One of the main dangers when you’re buying a house is gazumping – most people have heard of it, some unfortunates have been victims of it – when your offer is accepted only to be bested by someone with more money (and fewer scruples).
A lesser-known hazard is gazundering; it’s like gazumping only it involves prospective buyers browbeating you into a lower price. They exploit a weak spot, like the fact you’re in a hurry to move, to force you into accepting this price or losing the sale altogether.
What can you do to prevent it?
On average it takes three months for a house sale to happen, but the longer it takes, the more time there is for the buyer to have second thoughts or find out (and exploit) your weaknesses. There’s a few things you can do to safeguard yourselves, though.
Set a firm, but realistic, exchange date
A firm exchange date, as long as it’s not too outlandish, will act as a deadline and make everything seem more solid and allows less room for doubts and shenanigans.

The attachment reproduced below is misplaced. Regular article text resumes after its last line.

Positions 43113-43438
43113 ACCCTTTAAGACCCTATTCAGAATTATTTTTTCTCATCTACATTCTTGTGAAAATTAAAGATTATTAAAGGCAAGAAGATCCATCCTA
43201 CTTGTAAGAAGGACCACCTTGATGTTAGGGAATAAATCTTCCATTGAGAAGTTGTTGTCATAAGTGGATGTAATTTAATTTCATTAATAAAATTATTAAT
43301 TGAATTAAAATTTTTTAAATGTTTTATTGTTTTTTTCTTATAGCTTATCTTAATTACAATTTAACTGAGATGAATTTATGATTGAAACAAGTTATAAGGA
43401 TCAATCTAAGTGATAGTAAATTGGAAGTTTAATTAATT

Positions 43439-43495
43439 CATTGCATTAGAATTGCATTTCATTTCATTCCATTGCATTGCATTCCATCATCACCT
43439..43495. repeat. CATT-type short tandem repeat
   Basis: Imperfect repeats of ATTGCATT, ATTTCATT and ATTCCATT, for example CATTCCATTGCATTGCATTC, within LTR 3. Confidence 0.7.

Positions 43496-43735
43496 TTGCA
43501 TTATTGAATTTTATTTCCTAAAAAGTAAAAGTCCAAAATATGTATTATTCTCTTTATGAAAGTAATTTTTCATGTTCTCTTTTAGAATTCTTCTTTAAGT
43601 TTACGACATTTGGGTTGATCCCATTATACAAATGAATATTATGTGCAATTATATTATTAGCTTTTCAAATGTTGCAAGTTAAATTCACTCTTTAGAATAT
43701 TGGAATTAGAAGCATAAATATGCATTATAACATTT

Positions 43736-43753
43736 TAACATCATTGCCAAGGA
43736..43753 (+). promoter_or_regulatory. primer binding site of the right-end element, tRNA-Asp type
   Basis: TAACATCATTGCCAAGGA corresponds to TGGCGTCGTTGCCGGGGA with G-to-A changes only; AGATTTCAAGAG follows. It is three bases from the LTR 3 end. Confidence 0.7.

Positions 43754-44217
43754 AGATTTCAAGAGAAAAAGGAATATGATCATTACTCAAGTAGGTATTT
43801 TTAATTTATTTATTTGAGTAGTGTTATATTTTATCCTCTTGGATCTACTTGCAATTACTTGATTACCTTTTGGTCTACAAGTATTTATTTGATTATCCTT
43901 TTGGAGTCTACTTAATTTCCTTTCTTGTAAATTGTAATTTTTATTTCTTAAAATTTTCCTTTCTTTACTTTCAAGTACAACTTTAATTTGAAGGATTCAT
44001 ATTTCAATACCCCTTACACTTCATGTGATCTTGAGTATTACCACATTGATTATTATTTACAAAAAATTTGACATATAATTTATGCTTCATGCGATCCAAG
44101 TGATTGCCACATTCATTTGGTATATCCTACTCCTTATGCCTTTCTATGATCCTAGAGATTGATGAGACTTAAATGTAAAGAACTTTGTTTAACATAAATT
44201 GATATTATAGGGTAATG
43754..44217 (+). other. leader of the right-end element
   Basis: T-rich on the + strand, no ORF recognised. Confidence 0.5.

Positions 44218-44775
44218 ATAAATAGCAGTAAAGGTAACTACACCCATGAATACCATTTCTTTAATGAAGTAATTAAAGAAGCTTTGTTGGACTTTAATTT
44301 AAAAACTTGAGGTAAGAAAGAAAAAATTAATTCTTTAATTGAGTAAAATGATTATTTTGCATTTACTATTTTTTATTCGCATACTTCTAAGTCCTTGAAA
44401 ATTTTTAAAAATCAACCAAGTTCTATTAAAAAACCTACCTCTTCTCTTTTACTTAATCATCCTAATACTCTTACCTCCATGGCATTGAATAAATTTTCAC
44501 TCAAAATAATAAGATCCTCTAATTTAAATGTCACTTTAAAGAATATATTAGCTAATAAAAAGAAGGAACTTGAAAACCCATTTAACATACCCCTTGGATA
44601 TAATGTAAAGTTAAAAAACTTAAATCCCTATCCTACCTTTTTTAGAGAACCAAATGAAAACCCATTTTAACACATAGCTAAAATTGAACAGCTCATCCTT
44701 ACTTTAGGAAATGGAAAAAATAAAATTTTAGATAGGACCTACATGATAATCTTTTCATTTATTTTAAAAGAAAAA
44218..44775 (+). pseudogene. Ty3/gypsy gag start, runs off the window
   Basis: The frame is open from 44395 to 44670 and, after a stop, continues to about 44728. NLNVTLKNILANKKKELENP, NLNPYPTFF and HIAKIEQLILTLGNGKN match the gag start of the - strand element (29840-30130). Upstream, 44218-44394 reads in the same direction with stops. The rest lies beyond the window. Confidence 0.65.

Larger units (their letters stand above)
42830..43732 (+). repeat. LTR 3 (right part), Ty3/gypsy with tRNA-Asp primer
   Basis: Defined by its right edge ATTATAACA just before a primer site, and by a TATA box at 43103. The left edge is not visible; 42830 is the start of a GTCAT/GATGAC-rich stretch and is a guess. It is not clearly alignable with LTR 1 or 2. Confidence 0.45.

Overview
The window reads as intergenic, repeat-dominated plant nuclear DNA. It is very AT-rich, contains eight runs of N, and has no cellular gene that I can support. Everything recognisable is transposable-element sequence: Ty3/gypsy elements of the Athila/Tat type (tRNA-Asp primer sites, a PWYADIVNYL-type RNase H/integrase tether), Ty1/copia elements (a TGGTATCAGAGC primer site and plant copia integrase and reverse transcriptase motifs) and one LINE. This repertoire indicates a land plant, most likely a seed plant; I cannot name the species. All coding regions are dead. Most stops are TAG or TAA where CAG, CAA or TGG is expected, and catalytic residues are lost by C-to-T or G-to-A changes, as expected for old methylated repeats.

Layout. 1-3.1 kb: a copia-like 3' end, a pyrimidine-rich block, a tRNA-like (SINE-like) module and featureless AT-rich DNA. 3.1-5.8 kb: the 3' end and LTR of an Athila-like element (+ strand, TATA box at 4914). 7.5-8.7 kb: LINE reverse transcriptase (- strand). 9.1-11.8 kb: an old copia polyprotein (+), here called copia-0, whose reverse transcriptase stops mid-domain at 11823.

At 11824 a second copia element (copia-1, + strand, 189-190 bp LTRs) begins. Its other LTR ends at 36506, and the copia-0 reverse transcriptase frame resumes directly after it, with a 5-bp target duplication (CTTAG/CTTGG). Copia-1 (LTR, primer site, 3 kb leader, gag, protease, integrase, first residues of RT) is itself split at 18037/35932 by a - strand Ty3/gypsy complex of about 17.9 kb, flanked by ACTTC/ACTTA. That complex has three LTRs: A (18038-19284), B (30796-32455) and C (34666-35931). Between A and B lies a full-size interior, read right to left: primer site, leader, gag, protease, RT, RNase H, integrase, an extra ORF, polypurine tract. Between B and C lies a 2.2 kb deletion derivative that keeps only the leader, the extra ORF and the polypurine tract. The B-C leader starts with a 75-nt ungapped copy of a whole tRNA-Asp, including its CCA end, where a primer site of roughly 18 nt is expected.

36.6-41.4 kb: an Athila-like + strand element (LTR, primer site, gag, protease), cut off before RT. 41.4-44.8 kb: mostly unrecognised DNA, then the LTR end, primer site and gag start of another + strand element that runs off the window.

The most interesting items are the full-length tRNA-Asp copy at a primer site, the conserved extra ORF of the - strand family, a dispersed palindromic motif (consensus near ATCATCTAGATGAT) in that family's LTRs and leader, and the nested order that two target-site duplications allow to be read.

Have an equally realistic asking price
If your asking price is reasonable and based on stringent surveys and market values, then there’s not much downwards room for the buyer to go into. If a newer survey highlights a hitherto unseen problem, then you’ll have to negotiate, but only then.
Be upfront about defects, time pressures and other problems
If you’re open and honest from the start about the dodgy taps, the dilapidated garden wall and your plans to move the next month, then your buyer has no room to decently try to reduce their offer.
Go with a reliable estate agent
Your estate agent is your best line of defence against gazunderers as they can usually squash any funny ideas before they grow legs.
Keep the legal proceedings as brief as possible
Most house purchases can be completed in five weeks if everyone pulled their fingers out. Life gets in the way, though, so eight to 12 weeks is more usual. Try to squeak under the 12 weeks if you can, just to keep up the momentum – long periods with no action can breed those doubts.« Back to Latest News